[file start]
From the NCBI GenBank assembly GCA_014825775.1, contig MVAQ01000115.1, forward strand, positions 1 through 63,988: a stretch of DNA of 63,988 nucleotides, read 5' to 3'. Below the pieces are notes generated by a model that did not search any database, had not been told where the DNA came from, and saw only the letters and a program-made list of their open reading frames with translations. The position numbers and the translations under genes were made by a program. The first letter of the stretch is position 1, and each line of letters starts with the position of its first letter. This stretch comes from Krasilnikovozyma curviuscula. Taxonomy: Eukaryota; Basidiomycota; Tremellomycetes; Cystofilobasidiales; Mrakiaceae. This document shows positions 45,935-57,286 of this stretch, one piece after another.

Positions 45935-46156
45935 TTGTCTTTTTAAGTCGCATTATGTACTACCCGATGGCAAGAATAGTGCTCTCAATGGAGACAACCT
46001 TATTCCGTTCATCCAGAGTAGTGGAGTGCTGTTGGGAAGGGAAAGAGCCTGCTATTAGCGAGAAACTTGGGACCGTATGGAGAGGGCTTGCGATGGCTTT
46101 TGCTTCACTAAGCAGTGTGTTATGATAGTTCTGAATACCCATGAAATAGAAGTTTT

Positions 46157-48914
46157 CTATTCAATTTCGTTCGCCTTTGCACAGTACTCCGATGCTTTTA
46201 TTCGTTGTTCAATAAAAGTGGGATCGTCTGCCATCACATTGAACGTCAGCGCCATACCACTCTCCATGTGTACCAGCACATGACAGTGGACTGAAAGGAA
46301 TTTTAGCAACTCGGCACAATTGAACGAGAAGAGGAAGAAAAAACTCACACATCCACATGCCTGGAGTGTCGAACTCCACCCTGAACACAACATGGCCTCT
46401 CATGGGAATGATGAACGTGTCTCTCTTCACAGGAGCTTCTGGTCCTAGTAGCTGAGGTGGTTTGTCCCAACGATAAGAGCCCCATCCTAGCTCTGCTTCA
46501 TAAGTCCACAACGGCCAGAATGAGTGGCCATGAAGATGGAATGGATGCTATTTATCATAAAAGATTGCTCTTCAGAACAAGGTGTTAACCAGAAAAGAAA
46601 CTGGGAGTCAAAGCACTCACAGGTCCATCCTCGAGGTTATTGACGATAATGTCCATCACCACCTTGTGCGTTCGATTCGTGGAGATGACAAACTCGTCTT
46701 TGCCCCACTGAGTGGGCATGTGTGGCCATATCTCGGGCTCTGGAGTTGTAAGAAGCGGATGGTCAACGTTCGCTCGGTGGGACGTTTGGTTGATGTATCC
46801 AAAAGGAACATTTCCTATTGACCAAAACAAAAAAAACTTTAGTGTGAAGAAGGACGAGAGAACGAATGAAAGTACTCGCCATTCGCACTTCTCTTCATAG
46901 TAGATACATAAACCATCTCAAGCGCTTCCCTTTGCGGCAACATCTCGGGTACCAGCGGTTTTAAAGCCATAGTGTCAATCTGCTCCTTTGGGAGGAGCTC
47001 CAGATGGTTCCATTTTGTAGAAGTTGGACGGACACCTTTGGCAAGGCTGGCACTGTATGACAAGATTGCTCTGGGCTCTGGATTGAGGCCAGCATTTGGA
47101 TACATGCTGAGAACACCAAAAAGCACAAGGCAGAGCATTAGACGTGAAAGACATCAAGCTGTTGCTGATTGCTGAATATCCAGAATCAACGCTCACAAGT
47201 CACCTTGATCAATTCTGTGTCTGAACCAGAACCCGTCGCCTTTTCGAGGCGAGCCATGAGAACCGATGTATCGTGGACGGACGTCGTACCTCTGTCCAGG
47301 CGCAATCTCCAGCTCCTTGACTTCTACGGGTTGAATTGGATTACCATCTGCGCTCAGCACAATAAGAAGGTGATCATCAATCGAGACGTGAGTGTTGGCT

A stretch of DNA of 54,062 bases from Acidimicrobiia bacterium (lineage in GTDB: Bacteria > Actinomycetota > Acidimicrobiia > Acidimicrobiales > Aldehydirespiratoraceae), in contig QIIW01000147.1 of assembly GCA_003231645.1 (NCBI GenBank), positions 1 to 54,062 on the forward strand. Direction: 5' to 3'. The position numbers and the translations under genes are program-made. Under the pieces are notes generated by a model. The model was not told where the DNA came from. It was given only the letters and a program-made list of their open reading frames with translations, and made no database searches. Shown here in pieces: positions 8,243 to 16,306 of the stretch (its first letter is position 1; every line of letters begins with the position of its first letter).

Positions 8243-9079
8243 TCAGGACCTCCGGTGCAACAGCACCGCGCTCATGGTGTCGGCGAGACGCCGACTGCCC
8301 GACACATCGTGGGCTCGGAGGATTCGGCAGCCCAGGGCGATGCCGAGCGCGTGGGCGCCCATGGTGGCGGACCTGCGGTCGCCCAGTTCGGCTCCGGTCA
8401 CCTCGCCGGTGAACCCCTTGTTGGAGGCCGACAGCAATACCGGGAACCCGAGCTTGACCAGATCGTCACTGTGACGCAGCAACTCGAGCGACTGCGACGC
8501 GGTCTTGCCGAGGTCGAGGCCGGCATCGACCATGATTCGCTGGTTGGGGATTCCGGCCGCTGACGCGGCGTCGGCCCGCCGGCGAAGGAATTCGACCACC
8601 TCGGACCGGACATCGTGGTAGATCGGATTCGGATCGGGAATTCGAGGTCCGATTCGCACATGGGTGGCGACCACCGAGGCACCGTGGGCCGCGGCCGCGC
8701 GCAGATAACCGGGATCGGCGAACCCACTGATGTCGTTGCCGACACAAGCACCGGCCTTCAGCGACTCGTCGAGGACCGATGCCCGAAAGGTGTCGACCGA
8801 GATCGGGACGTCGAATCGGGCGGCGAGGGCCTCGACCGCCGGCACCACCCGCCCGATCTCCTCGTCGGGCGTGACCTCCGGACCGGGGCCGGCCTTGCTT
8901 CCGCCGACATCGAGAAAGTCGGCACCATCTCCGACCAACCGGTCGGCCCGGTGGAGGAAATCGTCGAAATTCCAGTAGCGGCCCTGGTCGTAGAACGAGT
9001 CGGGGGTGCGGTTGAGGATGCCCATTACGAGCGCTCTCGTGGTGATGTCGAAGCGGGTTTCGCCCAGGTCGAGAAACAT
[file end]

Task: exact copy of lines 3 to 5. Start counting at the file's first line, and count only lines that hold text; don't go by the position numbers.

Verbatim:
45935 TTGTCTTTTTAAGTCGCATTATGTACTACCCGATGGCAAGAATAGTGCTCTCAATGGAGACAACCT
46001 TATTCCGTTCATCCAGAGTAGTGGAGTGCTGTTGGGAAGGGAAAGAGCCTGCTATTAGCGAGAAACTTGGGACCGTATGGAGAGGGCTTGCGATGGCTTT
46101 TGCTTCACTAAGCAGTGTGTTATGATAGTTCTGAATACCCATGAAATAGAAGTTTT